HOSPEEM is pleased that the Commission acknowledges the general interest nature of healthcare services. These irreplaceable services perform special missions and are provided directly or are controlled by the public authorities or entrusted to specific actors who are responsible for them.  They are therefore subject to a process of public regulation under the general supervision of the Member State based on the objectives of the public policies assigned to them with respect to public health.

HOSPEEM would like to underline the important nature of health services and the requirement of access to quality health services for all citizens.  It recalls that it is the responsibility of Member States to define and to organise the services in question as well as the scope of coverage of the health and social needs to be satisfied, in keeping with the principles of subsidiarity and of universal access to healthcare services in the Member States. Furthermore, healthcare services are characterised by asymmetric information between the principal (the patient) and the agent (the doctor). Therefore, we consider as main result that economic allocation of the usual market mechanisms do not apply in this area, but rather resources are planned/organised by the respective authorities.

In view of the diversity of the services concerned and the variety of approaches, organisational and funding methods in the Member States, HOSPEEM welcomes an in depth consultation on these matters.

At the end of this consultation process, the relationship between a possible general framework on services of general economic interest and potential legal initiatives on health services should be answered. Furthermore, any future Community action should include an assessment of the potential impact on national healthcare systems.

FULL TEXT: Response to the Consultation regarding Community action on health services

First formal meeting of the European Social Partners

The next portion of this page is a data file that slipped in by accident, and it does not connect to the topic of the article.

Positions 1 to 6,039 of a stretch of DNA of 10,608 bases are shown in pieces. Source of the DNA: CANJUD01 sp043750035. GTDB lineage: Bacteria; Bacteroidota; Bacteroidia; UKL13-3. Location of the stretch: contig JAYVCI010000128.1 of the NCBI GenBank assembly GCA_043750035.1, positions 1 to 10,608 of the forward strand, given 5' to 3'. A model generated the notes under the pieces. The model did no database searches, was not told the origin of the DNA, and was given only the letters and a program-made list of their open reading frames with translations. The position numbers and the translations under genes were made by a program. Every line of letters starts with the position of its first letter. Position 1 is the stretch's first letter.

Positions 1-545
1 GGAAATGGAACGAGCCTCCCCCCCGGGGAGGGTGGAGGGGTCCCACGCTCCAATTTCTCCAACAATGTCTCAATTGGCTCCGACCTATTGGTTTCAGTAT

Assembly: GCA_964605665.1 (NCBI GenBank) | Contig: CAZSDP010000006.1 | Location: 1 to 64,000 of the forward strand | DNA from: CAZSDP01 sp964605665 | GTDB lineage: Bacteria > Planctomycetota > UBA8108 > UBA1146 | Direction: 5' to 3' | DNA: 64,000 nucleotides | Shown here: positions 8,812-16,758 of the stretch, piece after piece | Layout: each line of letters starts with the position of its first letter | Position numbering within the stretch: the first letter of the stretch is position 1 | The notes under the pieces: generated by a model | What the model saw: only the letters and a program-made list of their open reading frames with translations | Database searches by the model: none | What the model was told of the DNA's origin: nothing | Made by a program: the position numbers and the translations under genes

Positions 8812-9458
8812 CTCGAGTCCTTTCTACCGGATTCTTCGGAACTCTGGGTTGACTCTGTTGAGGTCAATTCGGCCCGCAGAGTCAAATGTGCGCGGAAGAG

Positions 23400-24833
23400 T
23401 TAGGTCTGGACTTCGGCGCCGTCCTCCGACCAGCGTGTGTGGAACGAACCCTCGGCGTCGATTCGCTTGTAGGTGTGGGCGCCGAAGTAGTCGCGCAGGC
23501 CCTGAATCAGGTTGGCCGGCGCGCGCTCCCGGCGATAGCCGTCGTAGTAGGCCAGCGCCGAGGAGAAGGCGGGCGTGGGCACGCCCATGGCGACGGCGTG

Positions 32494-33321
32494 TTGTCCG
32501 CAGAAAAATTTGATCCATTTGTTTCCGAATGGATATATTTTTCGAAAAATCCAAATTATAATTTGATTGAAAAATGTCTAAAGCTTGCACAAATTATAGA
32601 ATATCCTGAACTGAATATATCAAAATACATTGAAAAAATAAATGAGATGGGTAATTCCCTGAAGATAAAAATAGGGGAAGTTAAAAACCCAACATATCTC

Topics for discussion include International recruitment practices and hospital workforce age profile

PR EPSU-HOSPEEM SEPT 2006 | PR EC SEPT 2006EN – Speech – van der PAS | Booklet SD Hospital

  Mr François Ziegler presents the documents for signature to Mr Godfrey Perera, HOSPEEM Secretary General and Ms Karen Jennings (UNISON, UK) EPSU Standing Committee on Health and Social Services President

The European Federation of Public Service Unions (EPSU) and the European Hospital and Healthcare Employers’ Association (HOSPEEM) today met jointly in the first formal meeting of a European Sectoral Social Dialogue committee for the hospital sector.

HOSPEEM General Secretary, Godfrey Perera stated that, “To get to this point where representatives of the hospital workforce and management in the European Union can get together to discuss topics is a tremendous achievement. HOSPEEM is fully confident that this collaborative process will make a valuable contribution to the issues facing the hospital sector in the EU.”

EPSU General Secretary, Carola Fischbach-Pyttel added that, “EPSU and HOSPEEM have identified three key areas in the hospital sector where a European approach provides added value; recruitment and retention, the age profile of workers in the sector and the new skill needs required of hospital personnel are all areas that will benefit from being tackled collectively. This process will be a cornerstone in any EU debate on the hospital sector.”

The establishment of the committee represents the first occasion that there will be formal recognition of social partners in the hospital sector at the European level. This is an extremely significant step as it allows the workers and employers to have a direct formal input on EU polices affecting the hospital sector.

Over the last 5 years, as the social partners for the hospital sector at European level, EPSU and HOSPEEM have been working, with European Commission support, to formalise sectoral social dialogue at the European level. The successful agreement to establish a committee marks the end of the ’informal stage’ and the beginning of genuine social partner engagement at the European level for the sector.